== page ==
Last year’s mobile data traffic was nearly 30 times the size of the entire global Internet in 2000. Research from Cisco found that global mobile data traffic grew 69 percent in 2014 and will increase nearly tenfold between 2014 and 2019.

There are countless more impressive statistics about the growth of mobile data, but they all speak to one, fundamental point — mobile devices are rapidly eclipsing online as the primary tool for digital consumption. And with the growth of mobile data comes the need for data management platforms (DMPs) that can handle that data, and leverage it into something useful for advertisers.

Traditional DMPs are not enough

As Digiday’s Jack Marshall puts it, a DMP is “a piece of software that sucks up, sorts, and houses information, and spits it out in a way that’s useful for marketers, publishers, and other businesses.” DMPs import and manage data from a variety of sources, such as cookies or customer IDs, and use that to create audience segments. Advertisers use these segments to target specific users with the right message on the right channel and/or device.
DMPs are a critical part of ad-tech today because they enable advertisers to better understand customer information and wield that information more effectively to drive results. And so along with the rise in mobile devices has also risen the need to track and manage mobile data. Mobile usage now exceeds PC Internet usage and consumers spend 162+ minutes on their mobile device per day.

As a result, spending on mobile advertising is exploding. eMarketer estimates that mobile ad spend will top $100 billion worldwide in 2016. Despite this, it remains a fragmented and underserved market. Mobile ads have struggled to live up to their potential.
One of the biggest challenges is ineffective ad targeting. Having an impact on mobile requires operating in an environment without cookies to deliver smart, intimately relevant messages that break through all the noise. It requires processing of different signals to uncover a true understanding of each user, and what they want to see. For that, you need mobile data. This allows brands to create meaningful interactions with their users at exactly the right moment — when they are out living their lives.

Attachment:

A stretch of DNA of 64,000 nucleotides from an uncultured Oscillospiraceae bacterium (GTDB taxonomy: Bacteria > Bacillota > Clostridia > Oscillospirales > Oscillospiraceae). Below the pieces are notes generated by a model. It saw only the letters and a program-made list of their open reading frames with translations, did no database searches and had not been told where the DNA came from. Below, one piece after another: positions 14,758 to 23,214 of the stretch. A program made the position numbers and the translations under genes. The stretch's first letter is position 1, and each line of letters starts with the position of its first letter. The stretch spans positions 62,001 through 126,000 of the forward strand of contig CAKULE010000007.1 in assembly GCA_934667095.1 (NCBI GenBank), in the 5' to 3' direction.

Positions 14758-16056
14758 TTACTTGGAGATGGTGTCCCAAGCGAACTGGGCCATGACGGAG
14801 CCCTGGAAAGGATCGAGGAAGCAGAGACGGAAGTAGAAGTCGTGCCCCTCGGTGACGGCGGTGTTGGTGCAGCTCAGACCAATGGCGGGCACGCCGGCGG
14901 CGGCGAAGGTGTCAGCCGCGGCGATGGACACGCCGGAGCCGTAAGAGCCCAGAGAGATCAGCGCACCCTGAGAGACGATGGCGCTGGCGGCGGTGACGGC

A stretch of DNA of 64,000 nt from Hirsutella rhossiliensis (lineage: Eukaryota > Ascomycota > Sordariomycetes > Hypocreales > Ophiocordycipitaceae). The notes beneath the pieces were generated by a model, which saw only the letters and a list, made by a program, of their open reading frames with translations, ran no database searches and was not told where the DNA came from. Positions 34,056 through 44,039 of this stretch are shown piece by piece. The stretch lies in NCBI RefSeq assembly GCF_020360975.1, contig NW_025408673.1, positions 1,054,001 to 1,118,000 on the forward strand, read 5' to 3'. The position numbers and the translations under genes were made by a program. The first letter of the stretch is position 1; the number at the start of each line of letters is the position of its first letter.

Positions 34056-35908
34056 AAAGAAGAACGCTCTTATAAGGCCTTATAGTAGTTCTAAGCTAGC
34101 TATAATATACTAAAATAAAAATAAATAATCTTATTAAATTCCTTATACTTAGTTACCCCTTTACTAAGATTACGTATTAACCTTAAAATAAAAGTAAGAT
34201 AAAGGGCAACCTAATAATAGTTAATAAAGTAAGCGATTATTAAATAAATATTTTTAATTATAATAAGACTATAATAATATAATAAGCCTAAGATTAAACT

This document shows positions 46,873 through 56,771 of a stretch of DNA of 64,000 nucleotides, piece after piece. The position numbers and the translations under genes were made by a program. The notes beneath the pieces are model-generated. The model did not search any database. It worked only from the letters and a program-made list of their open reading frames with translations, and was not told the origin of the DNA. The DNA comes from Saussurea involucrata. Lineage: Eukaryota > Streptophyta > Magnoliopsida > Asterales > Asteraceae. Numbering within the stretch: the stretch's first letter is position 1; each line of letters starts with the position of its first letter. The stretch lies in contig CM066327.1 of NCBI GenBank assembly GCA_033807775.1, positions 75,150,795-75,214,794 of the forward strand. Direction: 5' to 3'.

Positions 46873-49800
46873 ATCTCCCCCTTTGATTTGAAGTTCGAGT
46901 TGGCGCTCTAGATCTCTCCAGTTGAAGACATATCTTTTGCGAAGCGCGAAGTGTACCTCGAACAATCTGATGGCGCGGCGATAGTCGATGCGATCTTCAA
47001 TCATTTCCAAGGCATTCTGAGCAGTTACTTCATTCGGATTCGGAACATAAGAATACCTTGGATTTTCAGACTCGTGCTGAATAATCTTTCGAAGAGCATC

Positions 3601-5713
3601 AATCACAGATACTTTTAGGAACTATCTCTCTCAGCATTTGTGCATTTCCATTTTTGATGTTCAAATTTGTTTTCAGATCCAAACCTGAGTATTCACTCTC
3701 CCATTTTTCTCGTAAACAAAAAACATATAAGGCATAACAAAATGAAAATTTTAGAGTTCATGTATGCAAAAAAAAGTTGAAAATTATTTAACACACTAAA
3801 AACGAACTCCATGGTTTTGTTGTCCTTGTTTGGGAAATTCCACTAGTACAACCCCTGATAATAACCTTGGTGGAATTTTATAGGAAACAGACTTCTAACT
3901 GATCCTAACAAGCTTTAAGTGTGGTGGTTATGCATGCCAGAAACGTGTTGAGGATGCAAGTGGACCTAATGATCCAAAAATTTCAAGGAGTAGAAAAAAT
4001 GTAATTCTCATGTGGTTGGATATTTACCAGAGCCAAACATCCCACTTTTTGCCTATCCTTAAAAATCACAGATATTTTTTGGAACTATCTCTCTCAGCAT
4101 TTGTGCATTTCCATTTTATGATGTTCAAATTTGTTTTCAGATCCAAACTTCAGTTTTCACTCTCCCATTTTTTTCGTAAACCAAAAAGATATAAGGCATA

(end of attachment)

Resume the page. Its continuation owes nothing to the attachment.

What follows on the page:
However, delivering accurate, audience‐targeted advertising to mobile users remains a real challenge in the industry, since existing DMPs and Demand‐Side Platforms (DSPs) are currently designed to leverage data from the online world, and rely on cookies. If an enterprise wants to optimize its advertising in the mobile world, it must integrate with many different data sources and vendors. Moreover, traditional DMPs provide a limited view of user data because they don’t emphasize information from the “real world,” which is arguably more important than the information that comes filtered through a desktop. Brands could be missing as much as half of the customer data they need.

The key to accurately connecting with consumers in today’s mobile world lies in location data, but this can be hard to manage and understand at scale. Creating authentic audience segments requires a better understanding of a variety of user attributes, including past behavior, intended behavior, and actions and interactions in the real world, such as app and mobile web usage. It also requires a detailed and accurate understanding of the physical world. Whether it’s as a pure play solution or an additive component to existing DMPs, mobile DMPs are gaining momentum and will play a critical role in the future of ad-tech.

The power of mobile DMPs is in processing location

Mobile DMPs enable advertisers to unlock the value of mobile audiences. They collect data from multiple sources, including where consumers are, what they are doing on their devices, and when they are there. These data points are powerful signals that enable advertisers to create a 360-degree view of their customers, as well as an accurate model of what those customers are doing in the real world.